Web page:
Airline travel used to be a glamorous undertaking, something for which people dressed up in their finest and during which uniformed attendants doled out multi-course meals in the sky.
Flash forward to modern air travel and witness the masses at the gate, straining to hear if flights are overbooked or canceled, wondering if the airport's internet works or if they’ll run out of bottled water before their flights. And, once aboard, the crying baby in the seat adjacent only adds insult to injury.
In the seventh installment of the “Kill the Check” series, PYMNTS’ Karen Webster sat down with Ingo Money CEO Drew Edwards to get a sense of how airlines can use push payments to quell misfires and compensate passengers for their troubles when things go awry.
Push payments are simply debit card transactions in reverse. They use the same cards and accounts consumers already know and love to instantly deliver safe-to-spend funds. Past conversations with Webster and Edwards have focused on push payment use cases like loan proceeds, insurance payouts and corporate treasury.
Companies are rapidly turning to push payments because, as Edwards noted, “fast is not good enough, [and] instant [or] on-demand is required” for today’s consumers.
“You need to be able to decide to pay somebody and, a minute later, pay them,” he said. In addition, the consumer in question wants to know he or she can instantly access those funds.
When it comes to air travel, there are big problems to solve on both sides of the equation for both airlines and consumers, Edwards said. To illustrate the problem, he pointed to airlines' use of hundreds of millions of dollars in vouchers to reimburse passengers when things go wrong. He likened those vouchers to hundreds of millions in promises that “consumers don’t even like, [because] they’re limited in use and, in many cases, you have to fly with the airline again in order to use them.”
From the airline’s perspective, the firm must somehow account for the vouchers, “some of which end up in the washing machine,” Edwards joked, and “will never get used.” Thus, there’s a less-than-optimal duality, evidenced by a bad consumer experience, because consumers never truly get paid back and the airline has reserved against a future claim that may never be resolved.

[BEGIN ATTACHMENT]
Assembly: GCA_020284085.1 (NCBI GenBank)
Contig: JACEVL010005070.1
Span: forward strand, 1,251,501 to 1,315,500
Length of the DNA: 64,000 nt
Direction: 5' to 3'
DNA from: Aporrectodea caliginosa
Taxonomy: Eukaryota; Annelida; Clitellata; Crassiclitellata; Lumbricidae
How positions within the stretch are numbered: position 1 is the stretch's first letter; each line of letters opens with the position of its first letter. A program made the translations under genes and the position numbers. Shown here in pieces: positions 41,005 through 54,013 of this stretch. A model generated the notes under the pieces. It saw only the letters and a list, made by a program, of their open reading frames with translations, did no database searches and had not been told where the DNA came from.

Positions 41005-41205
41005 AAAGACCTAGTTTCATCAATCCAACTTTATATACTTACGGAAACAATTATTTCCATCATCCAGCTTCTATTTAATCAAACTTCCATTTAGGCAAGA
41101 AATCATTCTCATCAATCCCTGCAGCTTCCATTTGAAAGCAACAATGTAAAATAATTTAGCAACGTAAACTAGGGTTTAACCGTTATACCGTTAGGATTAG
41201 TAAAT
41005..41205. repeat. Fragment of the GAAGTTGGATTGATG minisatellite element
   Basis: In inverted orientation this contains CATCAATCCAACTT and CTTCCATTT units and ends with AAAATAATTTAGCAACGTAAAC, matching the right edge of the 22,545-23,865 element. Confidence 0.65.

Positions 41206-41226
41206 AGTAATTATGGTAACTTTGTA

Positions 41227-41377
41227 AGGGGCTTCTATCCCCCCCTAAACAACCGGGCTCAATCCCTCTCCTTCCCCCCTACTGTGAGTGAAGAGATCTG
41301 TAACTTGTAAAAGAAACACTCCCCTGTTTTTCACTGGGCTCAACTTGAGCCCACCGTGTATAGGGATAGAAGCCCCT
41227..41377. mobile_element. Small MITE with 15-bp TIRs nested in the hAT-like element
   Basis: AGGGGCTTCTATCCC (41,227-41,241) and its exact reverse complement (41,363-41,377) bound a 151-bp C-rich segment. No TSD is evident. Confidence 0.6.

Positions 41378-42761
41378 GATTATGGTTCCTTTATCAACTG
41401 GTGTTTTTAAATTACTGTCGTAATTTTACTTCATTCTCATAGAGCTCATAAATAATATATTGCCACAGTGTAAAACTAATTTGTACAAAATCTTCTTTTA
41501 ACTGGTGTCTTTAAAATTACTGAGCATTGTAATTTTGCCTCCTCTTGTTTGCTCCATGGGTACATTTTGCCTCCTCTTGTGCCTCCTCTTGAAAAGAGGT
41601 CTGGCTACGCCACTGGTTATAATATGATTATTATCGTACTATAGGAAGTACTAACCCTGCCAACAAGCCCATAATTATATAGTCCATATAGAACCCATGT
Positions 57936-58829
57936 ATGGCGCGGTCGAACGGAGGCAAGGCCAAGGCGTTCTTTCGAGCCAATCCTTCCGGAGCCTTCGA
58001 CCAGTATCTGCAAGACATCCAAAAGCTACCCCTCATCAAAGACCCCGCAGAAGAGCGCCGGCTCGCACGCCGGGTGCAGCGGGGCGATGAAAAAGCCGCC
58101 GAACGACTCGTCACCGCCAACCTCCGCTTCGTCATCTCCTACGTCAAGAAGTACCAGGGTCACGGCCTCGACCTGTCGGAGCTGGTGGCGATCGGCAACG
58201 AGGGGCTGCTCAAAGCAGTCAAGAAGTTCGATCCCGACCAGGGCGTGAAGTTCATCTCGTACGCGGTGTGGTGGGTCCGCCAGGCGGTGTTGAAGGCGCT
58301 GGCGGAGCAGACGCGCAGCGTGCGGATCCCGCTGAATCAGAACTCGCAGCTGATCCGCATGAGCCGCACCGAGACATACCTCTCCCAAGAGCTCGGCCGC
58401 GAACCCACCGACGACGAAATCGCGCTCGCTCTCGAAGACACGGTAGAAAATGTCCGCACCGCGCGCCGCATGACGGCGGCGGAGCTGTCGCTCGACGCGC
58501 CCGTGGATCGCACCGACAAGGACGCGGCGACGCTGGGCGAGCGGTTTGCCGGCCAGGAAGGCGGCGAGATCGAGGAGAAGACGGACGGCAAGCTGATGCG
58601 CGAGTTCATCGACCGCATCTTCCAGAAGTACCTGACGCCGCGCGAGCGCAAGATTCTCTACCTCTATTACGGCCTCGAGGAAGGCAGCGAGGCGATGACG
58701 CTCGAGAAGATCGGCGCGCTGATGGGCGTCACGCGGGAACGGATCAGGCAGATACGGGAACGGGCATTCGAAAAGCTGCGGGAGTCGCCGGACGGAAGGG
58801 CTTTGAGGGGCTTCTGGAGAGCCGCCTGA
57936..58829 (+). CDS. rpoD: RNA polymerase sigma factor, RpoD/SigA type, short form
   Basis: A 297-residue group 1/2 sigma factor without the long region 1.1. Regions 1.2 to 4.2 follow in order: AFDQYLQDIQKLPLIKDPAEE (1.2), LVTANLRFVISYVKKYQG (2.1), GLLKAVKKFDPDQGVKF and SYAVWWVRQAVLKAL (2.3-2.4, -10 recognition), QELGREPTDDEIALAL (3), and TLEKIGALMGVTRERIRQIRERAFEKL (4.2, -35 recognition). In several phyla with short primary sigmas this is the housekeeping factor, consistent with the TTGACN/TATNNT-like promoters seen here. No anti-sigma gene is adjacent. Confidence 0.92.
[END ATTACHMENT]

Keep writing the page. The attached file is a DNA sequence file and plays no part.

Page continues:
Now, imagine one gets bumped from his or her flight, and instead of being given a future travel voucher, the airline issues him or her refunded money on demand to a card or account of his or her choosing. Suddenly, the sting is a bit more endurable.
Nobody wants a voucher via paper, which “can be as bad as a paper check to keep up with,” according to Edwards. The same instant payment process works for lost baggage, flight delays and other poor airline experiences. These are “real-time dilemmas that the airline is trying to solve from a customer satisfaction standpoint,” he told Webster.
In explaining the mechanics of the Ingo Money process with the airlines, Edwards called out the company’s existing partnership with Wonder Technologies, wherein digital vouchers interface with the gate agents’ system. Notifications are pushed out to the recipient via text or email, and he or she then offers information as to which card(s) on which to disburse the funds.
The digital nature of push payments also helps airlines as they can better control when, where and how such monies are spent. In addition, Edwards noted, push payments are instantly reconciled with the airline’s own accounting functions as they are being used.
Paper vouchers, Edwards predicted, “will go away over the next couple of years.”